The book is divided into three parts: Inventing Characters, Constructing Characters, and Performing Characters. Card discusses a wide range of related topics: factors that make or break a character, the different types of stories (Milieu, Idea, Character, Event), how to write emotional scenes, transformations in the lives of characters, show and tell, and the benefits and drawbacks of each point-of-view (POV)---among others. Each chapter flows with a conversational, succinct style, leaving the reader with no excuse for misunderstanding. The final chapters on (POV) were well worth the money I paid for the book. Card explores POV deeply, deeper than any other writer of writer's books that I've read. Between paragraphs, I thought about my own stories and how they grossly lack POV unity (now back to the computer to revise). He uses illustrations, draw by Janice Card, to clarify his points (not that he needed to). After reading the last chapter, I set the book down and thought, "that's a damned good book." It's plain that Card loves fiction and has a thorough comprehension of what good fiction is; this book radiates it fully.
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27 of 28 people found the following review helpful
5.0 out of 5 stars Will they care?, October 24, 2002
By 
Don R Waterman (Halfway, Missouri United States) - See all my reviews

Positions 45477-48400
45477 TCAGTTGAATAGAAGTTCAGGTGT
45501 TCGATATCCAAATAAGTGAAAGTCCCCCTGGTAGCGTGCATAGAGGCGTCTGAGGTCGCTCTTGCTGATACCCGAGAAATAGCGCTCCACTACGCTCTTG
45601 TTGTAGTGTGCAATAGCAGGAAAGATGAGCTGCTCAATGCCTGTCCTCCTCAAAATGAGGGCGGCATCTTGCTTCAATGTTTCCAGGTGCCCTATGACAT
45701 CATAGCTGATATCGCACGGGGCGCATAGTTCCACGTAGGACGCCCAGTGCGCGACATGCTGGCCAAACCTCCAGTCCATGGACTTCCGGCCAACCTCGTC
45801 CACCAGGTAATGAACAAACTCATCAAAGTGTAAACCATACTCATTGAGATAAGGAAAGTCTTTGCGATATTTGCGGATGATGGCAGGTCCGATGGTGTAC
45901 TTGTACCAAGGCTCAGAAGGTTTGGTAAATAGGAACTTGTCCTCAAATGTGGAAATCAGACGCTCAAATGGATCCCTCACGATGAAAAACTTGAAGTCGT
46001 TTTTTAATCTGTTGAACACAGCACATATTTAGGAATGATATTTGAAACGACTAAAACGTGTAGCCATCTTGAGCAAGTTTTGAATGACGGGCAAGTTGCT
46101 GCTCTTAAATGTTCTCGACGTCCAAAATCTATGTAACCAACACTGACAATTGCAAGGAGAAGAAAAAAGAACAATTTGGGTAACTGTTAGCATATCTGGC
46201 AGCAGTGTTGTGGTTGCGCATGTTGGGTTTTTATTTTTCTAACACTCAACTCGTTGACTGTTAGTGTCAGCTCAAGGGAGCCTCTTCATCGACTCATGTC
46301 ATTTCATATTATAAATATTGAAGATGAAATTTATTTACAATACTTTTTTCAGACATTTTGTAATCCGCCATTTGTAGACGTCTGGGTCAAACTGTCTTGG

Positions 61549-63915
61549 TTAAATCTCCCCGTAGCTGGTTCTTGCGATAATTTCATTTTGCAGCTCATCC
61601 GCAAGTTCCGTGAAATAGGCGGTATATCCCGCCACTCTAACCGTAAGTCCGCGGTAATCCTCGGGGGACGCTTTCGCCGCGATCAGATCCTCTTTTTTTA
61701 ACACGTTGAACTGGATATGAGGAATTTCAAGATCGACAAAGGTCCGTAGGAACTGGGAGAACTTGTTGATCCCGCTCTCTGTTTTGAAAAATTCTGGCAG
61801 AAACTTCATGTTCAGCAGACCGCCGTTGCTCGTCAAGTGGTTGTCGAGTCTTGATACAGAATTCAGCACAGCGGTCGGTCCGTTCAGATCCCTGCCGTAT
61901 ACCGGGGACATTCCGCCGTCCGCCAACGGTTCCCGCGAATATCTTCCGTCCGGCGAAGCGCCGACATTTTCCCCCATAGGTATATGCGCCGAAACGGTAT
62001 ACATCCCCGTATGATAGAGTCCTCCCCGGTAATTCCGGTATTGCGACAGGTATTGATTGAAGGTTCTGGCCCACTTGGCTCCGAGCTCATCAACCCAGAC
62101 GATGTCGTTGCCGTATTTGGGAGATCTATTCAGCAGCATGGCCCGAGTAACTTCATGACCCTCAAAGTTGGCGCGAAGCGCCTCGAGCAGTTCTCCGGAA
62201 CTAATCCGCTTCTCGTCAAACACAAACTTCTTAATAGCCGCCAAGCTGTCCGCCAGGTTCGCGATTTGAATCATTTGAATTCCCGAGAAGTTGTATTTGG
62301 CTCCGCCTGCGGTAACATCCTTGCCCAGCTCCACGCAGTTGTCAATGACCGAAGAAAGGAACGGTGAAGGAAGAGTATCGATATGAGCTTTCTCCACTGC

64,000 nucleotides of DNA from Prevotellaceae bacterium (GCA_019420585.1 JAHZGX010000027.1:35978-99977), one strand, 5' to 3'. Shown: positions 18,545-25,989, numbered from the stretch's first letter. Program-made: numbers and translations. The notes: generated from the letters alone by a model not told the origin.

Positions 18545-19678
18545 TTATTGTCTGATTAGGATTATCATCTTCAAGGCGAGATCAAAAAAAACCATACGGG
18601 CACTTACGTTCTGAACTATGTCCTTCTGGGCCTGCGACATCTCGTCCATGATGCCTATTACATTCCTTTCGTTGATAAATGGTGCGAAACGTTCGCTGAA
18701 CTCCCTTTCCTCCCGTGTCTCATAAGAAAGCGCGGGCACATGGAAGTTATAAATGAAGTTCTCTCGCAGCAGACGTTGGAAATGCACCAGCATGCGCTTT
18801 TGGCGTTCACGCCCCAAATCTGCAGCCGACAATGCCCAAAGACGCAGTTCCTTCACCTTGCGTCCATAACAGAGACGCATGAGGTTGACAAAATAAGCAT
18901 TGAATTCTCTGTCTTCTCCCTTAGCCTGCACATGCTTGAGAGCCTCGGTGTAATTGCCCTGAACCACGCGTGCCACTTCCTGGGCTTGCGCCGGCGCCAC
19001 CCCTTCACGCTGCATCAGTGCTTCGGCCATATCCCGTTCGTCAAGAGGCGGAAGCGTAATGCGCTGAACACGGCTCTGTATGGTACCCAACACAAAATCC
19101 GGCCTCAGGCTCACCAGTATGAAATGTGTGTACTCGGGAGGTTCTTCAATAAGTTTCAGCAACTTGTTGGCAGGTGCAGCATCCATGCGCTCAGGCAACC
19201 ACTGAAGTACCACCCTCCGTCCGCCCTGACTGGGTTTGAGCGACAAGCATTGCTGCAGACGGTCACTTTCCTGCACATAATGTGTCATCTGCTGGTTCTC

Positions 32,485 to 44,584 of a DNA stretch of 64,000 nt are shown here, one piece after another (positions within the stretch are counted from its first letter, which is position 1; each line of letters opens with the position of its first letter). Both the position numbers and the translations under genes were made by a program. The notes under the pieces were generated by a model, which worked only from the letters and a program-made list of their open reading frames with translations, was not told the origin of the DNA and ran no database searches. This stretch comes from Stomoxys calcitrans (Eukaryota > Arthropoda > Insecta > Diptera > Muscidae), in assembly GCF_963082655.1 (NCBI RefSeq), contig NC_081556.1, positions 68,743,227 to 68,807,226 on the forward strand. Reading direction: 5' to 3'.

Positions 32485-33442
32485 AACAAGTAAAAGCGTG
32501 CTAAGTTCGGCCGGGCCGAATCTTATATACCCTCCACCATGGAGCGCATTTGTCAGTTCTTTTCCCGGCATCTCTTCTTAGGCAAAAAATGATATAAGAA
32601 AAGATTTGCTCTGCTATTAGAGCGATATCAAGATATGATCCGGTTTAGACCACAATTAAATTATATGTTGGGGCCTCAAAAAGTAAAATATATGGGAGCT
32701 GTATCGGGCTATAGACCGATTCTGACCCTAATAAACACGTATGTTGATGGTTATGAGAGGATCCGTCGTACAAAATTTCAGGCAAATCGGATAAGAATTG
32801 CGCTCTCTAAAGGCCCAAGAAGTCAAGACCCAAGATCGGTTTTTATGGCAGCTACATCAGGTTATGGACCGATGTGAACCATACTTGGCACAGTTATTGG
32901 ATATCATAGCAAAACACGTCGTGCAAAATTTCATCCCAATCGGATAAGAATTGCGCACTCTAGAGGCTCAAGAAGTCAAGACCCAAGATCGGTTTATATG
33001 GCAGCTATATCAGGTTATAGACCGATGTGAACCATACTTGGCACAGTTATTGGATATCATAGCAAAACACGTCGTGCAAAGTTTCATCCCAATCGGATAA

This review is from: Elements of Fiction Writing - Characters & Viewpoint (Paperback)
Readers must care about your characters or there is little point in writing about them. Even if you are a beginning writer you probably already know how you'd LIKE your characters to appear to the reader... but you may not know how to `get there from here'. This book gives you the tools and knowledge to make your hero likable, as well as daring, and your villains believable rather than melodramatic or cardboard.
Anyone who has read the fiction of Orson Scott Card knows that he is a master of the craft of characterization, and he proves in this book that he can also explain how it is done step-by-step. He provides a vast array of techniques that can be used to hew and hone your character to the shape desired. In fact, he gives the beginner so much choice that you may be amazed and daunted by the sheer complexity that you CAN put into a character. Fortunately he puts it into perspective by making it clear that you need not use ALL the techniques and that many of them you may never want or need to use. He emphasizes the importance of using the appropriate tool for the task and that, as a writer, it is your responsibility to match the tools used with the results desired.
If there is a negative side to this book at all it would have to be that Orson Scott Card is probably a little too nice, a little too egalitarian, in his presentation. I'm reminded of the TV artist who can create a breathtaking scene on canvas in half an hour while simultaneously making his audience comfortable with remarks about how a little dab here and a stroke there (as you watch him do it) can be turned into a work of art. Obviously HE can do it. And he makes it look so easy you feel that you could just pick up a brush and it would all happen almost by itself. Only in your dreams.